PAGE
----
Welcome to Netrider ... Connecting Riders!

Interested in talking motorbikes with a terrific community of riders?
Signup (it's quick and free) to join the discussions and access the full suite of tools and information that Netrider has to offer.

The next big thing

Discussion in 'Bike Reviews, Questions and Suggestions' at netrider.net.au started by hornet, Aug 11, 2005.

  1. At the risk of exposing myself again to the pontifications of a certain person who seems allergic to proper forum discussion, can I suggest that you get the July edition of Performance Bikes and check out the article on page 24. It's called "What's the next big thing?", and the suggestion is Two-Wheel Drive. Don't laugh, Yamaha have already built a two-wheel drive trail bike, and riding impressions by one of the journos is included in the article.
    If all-wheel drive for cars is going to be standard soon, can all-wheel drive for bikes be far behind? If it doesn't harm performance and increases safety, I'm all for it.


     
     Top
  2. If they can get around the engineering difficulties and make it cost efective then it is possible.

    One thought though, I was thinking about this on a wet ride in to work the other day: what will prevent front wheel lock up or skidding on wet, slippery surfaces or on tram tracks or exposed steel road joiners etc when you change down a gear?
     
     Top
  3. according to the article only 10 hp of the drive on the Yamaha goes to the front wheel, and when the back wheel spins, it apportions more drive to the front wheel.........
     
     Top
  4. I reckon that the next big thing should be electronically adjustable riding positions. Flick a switch and the rearsets, handlebars can switch from comfortable touring to aggressive sports. This way one bike can be more versatile. The problem is, there is no incentive for the manufacturers to come up with this technology, they would rather you bought two different bikes.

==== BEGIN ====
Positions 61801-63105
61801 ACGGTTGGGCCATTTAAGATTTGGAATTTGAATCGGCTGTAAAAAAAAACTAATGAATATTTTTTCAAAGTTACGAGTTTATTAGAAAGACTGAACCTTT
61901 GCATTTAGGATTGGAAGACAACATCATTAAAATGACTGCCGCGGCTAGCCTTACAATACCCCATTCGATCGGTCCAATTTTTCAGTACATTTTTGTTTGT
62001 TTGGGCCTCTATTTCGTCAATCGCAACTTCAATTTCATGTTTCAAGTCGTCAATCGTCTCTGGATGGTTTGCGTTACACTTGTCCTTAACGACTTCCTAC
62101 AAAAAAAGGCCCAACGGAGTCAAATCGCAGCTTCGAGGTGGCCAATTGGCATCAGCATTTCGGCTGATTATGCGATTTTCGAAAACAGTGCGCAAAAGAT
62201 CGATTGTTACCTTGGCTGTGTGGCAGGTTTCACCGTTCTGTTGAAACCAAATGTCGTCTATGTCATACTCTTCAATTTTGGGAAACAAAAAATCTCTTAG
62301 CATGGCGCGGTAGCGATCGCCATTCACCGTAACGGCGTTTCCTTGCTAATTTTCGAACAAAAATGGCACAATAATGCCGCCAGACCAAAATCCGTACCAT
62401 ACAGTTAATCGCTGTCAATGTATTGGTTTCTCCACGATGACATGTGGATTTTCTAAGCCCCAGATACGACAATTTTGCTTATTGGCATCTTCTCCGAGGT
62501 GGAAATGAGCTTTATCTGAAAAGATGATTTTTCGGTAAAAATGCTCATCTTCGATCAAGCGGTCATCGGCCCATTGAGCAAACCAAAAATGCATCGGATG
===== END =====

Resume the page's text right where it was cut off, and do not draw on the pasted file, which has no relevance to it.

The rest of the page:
Top
  5. so it will work more like traction control, then a even power displacement :? and how is the front wheel driven, by another chain belts, or some form shaft?
     
     Top
  6. It's a good idea but didn't prove all that effective when they trialled it in the Paris-Dakar rally - too many problems and were often beaten on stages by similar bikes running conventional drive.
     
     Top
  7. I'm with dan, only I don't really see the need for it to be electrically controlled, though I guess that would be cool. Being able to substantially alter the riding position depending on your need at the time would be a great move.

    (and yes, I know that some of the dearer European bikes do offer a limited form of this kind of adjustment already)
     
     Top
  8. sorry I can't be more helpful, the pic of the actual bike is about 2cms by 4 cms and front on to the bike, so it doesn't show much!
     
     Top
  9. And there in lies a potential problem - if you are on a wet road and the rear spins up you may not want the front pulling you, you'd prefer the rear to stop spinning and the front to remain stable. If the front starts to pull it may break traction too and then, whoops, over you go.

    On a dirt bike the idea makes more sense but I'm not sure all wheel drive on a road bike is a safe idea. I'm happy to be proven wrong of course.
     
     Top
  10. The Yammy system uses hydralics.
     
     Top
  11. Of course, an electronic device that senses front and rear wheel grip and instantly compensates accordingly already exists and is fitted, with varying degrees of success, to every bike.

    It's called the Human Brain Beta 1.0 and, provided its operation is not interfered with by the intorduction of foreign substances and or opposing electrical impulses, it operates flawlessly and for the life of the vehicle.
     
     Top
  12. Kawasaki's already had a crack at this with the ZZR-X concept:
    http://www.gizmag.com.au/go/2251/
     
     Top
  13. Yamaha have been testing 2wd on an R1, I think.

    dan posted:
    I think the incentive for the manufacturers to build bikes with adjustable riding positions will come more from the realisation that they're losing sales because some people just don't fit on bikes they'd otherwise buy.

    If you can adjust the riding position from sports bike to tourer, that's another sales feature they can tout. And how many people buy both a new sports bike and a new tourer at present anyway?
     
     Top
  14. wouldn't it be the same as 4wd's where you came enable the 4 wheels and then swith it off when it's not required? Surely the 2wd bikes would have something similair
     
     Top
  15. Mmmm, shiny, shiny
    And it has centre-hub steering too
     
     Top
  16. You're right, according to this article:
    http://www.gizmag.com.au/go/2351/
    the 2wd system gave a 5 second advantage on a wet lap of the Karlskoga circuit.
    Edit: apparantly they are also looking at fitting 2wd to the T-Max scooter
     
     Top
  17. I wonder if the MotoGP rules say anything about 2wd?

    Could be very handy if they get another Shanghai.
     
     Top